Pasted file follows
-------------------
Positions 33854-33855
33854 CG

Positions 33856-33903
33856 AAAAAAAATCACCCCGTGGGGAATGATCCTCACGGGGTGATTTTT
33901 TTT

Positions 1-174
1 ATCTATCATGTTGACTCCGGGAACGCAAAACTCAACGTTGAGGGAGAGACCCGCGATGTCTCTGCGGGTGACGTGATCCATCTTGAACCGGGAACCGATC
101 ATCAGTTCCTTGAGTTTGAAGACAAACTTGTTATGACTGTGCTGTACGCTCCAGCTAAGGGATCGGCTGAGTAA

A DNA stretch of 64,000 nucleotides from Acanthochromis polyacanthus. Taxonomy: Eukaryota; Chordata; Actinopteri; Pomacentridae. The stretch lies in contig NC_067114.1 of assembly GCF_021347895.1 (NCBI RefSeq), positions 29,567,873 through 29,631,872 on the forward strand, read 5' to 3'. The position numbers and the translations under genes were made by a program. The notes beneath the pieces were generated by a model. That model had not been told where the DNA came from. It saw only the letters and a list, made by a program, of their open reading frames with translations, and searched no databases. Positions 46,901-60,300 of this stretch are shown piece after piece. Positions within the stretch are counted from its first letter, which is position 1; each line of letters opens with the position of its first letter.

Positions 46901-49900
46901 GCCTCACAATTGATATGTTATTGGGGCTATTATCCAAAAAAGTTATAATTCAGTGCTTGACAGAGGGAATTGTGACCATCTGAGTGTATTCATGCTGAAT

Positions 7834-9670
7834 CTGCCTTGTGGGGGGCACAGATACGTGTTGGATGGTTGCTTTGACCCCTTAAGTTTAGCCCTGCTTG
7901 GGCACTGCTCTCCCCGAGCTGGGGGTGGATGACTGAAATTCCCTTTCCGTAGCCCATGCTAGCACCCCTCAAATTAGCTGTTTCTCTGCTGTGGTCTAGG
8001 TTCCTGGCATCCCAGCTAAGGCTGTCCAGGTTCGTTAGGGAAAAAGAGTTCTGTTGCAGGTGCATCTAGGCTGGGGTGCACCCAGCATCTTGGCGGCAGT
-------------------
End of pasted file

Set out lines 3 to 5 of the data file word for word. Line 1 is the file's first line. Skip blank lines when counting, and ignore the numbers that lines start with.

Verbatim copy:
Positions 33856-33903
33856 AAAAAAAATCACCCCGTGGGGAATGATCCTCACGGGGTGATTTTT
33901 TTT